Secondly, the graveyard at the back holds a bizarre local kid’s fable. It was said that if the moonlight shone through the bell tower towards a tree at the back on the cemetery then the devil would appear in the branches. I never saw it myself.

Gretna Green Train Station

Yes I know it’s a train station and most places have something like this but, when it opened in 1993, it became quite normal for me to go through to our nearest city of Carlisle each Saturday morning without having to learn to drive first. There also the strange fact that the lighting they put in when it was first build used to sway in the wind with the kind of jangle sound as if they were windchimes. It’s a sound I always found relaxing.

The Gretna Gateway Outlet

Now I cannot confirm this in any way but I’m pretty sure I was the first person sacked from this building. Back in the 90’s it was just a field opposite the last garage you could fill up your car in before you hit England, then they decided they were going to build a shopping centre on it. It was an idea which seemed stupid at the time, a shopping centre next to a small town like Gretna, but it’s pretty much become part of the fabric now and it’s actually really nice to be able to take a walk and get a decent cup of coffee. People seem to travel from Glasgow every bank holiday to shop here as the place will be packed.

It was 1999 and I had just left school with zero of a clue what I was going to do with myself. I seriously didn’t want to go to university or college just yet and I was firmly sick of the education system at that time and was very much of the opinion that I didn’t want to leap back into it just now. I ended up getting a job in one of the new shops setting up in The Gateway. At that time we were just setting up so I went down on the Monday and worked a full day setting up displays and cleaning. Whilst I was working on the Tuesday I felt a little bit ill and off colour. By Wednesday I had a full force stomach bug forcing me to stay in bed. Due to the fact the phone line hadn’t been installed in the shop yet my Mum drove down the road to inform them that I was ill and couldn’t make it. The same thing occurred on the Thursday.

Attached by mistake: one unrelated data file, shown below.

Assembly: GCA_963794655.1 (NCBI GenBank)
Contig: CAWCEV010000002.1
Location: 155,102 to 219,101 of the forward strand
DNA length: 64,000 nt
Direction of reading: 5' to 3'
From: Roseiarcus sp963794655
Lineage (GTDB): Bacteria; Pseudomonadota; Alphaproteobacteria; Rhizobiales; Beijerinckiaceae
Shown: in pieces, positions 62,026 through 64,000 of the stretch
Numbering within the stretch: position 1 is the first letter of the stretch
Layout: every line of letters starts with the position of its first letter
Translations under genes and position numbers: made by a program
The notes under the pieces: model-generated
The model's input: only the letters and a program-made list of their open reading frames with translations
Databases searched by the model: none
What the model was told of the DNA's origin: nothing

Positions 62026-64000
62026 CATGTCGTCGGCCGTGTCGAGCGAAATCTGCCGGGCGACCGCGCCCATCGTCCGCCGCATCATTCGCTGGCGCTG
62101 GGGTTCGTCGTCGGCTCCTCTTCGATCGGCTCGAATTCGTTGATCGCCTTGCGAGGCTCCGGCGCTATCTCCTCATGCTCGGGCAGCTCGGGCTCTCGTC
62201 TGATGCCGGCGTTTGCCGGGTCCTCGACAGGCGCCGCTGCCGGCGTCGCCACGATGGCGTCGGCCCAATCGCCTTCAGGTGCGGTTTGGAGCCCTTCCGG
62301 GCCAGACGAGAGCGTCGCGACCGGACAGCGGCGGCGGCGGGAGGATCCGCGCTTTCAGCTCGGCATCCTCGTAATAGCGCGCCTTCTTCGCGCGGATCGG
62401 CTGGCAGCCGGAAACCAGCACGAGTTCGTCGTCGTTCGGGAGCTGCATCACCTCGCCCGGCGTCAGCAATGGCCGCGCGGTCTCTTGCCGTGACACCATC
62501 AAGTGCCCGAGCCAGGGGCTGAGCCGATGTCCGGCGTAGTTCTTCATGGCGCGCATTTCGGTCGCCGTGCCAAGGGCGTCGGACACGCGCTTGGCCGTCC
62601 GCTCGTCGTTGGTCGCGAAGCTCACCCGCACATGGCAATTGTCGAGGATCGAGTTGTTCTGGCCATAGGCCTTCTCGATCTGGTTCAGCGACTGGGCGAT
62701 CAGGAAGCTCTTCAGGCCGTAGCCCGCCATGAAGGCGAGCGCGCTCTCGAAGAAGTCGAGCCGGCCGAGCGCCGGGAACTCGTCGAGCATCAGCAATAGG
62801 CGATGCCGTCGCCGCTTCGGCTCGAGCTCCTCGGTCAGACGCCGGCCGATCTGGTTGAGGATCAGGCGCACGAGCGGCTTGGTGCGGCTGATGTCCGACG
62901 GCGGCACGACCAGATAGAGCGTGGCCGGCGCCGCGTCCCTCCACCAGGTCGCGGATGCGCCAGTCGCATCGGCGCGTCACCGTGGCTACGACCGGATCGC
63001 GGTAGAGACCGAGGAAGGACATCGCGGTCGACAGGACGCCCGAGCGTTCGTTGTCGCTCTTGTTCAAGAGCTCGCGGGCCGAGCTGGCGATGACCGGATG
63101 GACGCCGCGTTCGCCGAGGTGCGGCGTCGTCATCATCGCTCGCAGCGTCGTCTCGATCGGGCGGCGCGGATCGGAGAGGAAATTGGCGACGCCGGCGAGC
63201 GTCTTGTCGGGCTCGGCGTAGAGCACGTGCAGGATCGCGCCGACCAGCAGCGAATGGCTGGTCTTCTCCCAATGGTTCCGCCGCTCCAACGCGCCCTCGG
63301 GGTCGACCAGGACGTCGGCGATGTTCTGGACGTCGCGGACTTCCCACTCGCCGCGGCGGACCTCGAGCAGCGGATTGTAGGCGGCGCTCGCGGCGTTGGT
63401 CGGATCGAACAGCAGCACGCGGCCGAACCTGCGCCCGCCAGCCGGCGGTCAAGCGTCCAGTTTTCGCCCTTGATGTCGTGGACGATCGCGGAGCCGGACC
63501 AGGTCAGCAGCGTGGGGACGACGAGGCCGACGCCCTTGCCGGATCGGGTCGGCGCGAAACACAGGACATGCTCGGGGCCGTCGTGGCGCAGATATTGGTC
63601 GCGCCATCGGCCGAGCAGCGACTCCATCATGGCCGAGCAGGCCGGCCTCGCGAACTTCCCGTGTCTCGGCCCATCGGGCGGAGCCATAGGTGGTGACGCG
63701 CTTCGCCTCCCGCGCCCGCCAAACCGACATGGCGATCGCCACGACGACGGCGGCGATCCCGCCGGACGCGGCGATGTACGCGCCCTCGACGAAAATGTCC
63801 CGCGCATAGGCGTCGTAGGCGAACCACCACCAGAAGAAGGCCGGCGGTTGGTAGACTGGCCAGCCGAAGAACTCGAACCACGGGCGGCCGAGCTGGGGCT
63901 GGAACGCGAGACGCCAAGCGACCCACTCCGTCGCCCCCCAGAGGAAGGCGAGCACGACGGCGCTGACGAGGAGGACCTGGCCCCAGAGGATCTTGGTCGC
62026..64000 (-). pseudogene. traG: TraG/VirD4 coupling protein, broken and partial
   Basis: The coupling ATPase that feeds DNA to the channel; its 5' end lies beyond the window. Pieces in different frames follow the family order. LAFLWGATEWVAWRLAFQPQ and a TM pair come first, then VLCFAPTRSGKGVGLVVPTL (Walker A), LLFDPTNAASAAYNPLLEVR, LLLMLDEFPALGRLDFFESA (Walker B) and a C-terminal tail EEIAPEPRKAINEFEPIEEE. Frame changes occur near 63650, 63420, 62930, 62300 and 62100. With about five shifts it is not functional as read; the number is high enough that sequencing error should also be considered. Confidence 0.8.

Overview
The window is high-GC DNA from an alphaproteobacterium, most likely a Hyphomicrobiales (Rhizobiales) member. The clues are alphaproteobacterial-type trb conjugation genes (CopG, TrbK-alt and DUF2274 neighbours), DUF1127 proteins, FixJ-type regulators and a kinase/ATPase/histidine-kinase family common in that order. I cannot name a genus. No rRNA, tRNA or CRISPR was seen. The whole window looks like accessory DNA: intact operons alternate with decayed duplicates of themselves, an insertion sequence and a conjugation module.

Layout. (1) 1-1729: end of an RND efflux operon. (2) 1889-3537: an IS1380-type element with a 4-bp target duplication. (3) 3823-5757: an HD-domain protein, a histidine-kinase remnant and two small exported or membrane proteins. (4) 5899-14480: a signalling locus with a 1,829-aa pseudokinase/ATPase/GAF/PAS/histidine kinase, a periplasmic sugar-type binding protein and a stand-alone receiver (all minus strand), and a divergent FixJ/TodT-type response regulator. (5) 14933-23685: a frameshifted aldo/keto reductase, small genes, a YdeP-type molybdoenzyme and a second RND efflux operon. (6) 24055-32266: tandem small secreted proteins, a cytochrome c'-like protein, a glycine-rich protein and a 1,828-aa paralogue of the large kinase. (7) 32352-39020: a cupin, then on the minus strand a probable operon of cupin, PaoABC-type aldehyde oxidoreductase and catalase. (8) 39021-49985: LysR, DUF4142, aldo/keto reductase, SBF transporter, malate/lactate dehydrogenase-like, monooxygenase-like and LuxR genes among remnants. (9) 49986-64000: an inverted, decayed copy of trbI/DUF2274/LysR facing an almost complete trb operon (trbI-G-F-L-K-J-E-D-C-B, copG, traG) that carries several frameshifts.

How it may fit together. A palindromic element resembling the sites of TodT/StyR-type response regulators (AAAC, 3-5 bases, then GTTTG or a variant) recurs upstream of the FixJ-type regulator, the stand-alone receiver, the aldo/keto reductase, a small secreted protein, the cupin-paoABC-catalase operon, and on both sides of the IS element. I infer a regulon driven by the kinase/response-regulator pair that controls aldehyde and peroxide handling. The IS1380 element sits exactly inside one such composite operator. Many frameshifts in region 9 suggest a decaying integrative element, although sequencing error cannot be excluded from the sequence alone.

By Friday I thought it was high time I went back in but, upon being in the door ten minutes that morning, I was taken to one side and told I wasn’t a ‘team player’ and that I was going to be let go. I turned and walked out without really saying anything else. It was on the way back to my parent’s house I had a moment of clarity, as if fate had decided it wasn’t quite the right path to go down for now. I got changed into my suit when I got back home, caught the train through to the local job centre and then ended up getting an extras part on ‘A Shot At Glory’ when it was filming in Dumfries that summer. I also applied for art college which set me up for the next five years.

Essentially though I was fired before the centre had even opened which surely means I was first right?

It’s a small place so not much else to show, I’ll leave you though with one of the older pieces of grafitti from the tunnel which leads under the train station towards the town. It’s probably the first thing somebody coming over the border off the train would see.

Thanks for coming.